About the British Climate Change Act
The Climate Change Bill was introduced into Parliament on 14 November 2007 and became law on 26 November 2008. The Act has been primarily intended to be a framework legislation to underpin some specific plans, measures and policies which will support the Government’s action to deliver the targeted reductions of greenhouse gas emissions and meet its obligations under the Act. These policies have been presented by the Government as strategies to achieve the targets for GHG reduction under the Act and in some instances the process has moved further to implement these policies through separate pieces of legislation (e.g. the Energy Act 2010). The Act is part of a package of actions to progress the UK transition to a low carbon economy. Key aims of the Act: to improve carbon management, helping the transition towards a low-carbon economy in the UK and to demonstrate UK leadership internationally, signalling that the UK is committed to taking share of responsibility for reducing global emissions in the context of developing negotiations on a post-2012 global agreement at Copenhagen in December 2009.
Main provisions of the British Act
A legally binding target of at least an 80 percent cut in greenhouse gas emissions by 2050. Also a reduction in emissions of at least 34 percent by 2020. Both these targets are against a 1990 baseline.
A carbon budgeting system which caps emissions over five-year periods, with three budgets set at a time, to help UK stay on track for 2050 target. The first three Carbon budgets will run from 2008–12, 2013–17 and 2018–22, and were set in May 2009. The Government must report to Parliament its policies and proposals to meet the budgets, and this requirement was fulfilled by the UK Low Carbon Transition Plan.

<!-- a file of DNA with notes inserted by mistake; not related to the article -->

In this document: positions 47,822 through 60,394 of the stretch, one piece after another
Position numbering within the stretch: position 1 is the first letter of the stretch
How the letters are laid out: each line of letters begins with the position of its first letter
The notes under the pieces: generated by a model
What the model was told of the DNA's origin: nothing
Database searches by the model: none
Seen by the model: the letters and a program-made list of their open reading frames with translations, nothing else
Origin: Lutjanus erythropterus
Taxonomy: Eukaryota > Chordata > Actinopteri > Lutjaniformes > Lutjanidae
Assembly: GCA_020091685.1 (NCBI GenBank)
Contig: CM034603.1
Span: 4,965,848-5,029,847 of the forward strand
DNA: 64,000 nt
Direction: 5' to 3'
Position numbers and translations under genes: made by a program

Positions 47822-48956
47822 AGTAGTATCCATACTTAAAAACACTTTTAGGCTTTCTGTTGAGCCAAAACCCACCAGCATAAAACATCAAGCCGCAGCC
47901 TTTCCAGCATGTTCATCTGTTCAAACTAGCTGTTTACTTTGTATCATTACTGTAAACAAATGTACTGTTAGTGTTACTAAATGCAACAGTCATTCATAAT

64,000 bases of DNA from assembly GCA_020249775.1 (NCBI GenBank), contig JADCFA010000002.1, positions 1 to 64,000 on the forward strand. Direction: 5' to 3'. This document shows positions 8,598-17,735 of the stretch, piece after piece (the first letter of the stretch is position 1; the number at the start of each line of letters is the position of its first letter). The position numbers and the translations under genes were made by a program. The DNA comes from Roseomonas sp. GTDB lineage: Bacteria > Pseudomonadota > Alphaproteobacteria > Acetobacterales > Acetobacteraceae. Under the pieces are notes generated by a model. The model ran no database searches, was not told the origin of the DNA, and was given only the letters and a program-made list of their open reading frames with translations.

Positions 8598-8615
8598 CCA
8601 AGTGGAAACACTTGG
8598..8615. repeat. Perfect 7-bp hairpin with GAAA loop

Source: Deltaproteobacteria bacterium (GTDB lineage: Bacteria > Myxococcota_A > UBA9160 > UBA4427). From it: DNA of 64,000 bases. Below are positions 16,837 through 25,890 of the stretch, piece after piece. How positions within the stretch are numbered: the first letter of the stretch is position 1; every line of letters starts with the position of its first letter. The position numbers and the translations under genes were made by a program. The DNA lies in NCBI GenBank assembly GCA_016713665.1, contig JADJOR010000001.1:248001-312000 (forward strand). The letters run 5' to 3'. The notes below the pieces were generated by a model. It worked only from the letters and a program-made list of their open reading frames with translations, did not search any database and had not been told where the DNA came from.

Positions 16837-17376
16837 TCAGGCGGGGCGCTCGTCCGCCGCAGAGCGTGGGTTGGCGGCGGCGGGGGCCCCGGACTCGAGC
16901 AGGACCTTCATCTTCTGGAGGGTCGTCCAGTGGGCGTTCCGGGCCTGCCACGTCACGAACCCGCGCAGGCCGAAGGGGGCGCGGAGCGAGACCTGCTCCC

The creation of the Committee on Climate Change (CCC) – a new independent, expert body to advise the Government on the level of carbon budgets and on where cost-effective savings can be made. The Committee will submit annual reports to Parliament on the UK's progress towards targets and budgets. The Government must respond to these annual reports, ensuring transparency and accountability on an annual basis.
The inclusion of international aviation and shipping emissions in the Act or an explanation to Parliament why not – by 31 December 2012. The Committee on Climate Change is required to advise the Government on the consequences of including emissions from international aviation and shipping in the Act's targets and budgets. Projected emissions from international aviation and shipping must be taken into account in making decisions on carbon budgets.
Limits on International credits. The Government is required to „have regard to the need for UK domestic action on climate change“ when considering how to meet the UK's targets and carbon budgets. The independent Committee on Climate Change has a duty to advise on the appropriate balance between action at domestic, European and international level, for each carbon budget. The Government must set a limit on the purchase of credits for each budgetary period – for the first budgetary period, a zero limit was set in May 2009, excluding units bought by UK participants in the EU Emissions Trading system.
Further measures to reduce emissions, including: powers to introduce domestic emissions trading schemes more quickly and easily through secondary legislation, measures on biofuels; powers to introduce pilot financial incentive schemes in England for household waste; powers to require a minimum charge for single-use carrier bags (excluding Scotland).
A requirement for the Government to report at least every five years on the risks to the UK of climate change, and to publish a programme setting out how these will be addressed. The Act also introduces powers for Government to require public bodies and statutory undertakers to carry out their own risk assessment and make plans to address those risks.
A new requirement for annual publication of a report on the efficiency and sustainability of the Government estate. The first report was published in June 2009 and is available on the OGC: The State of the Estate web page – http://www.ogc.gov.uk/high_performing_property_the_state_of_the_estate.asp.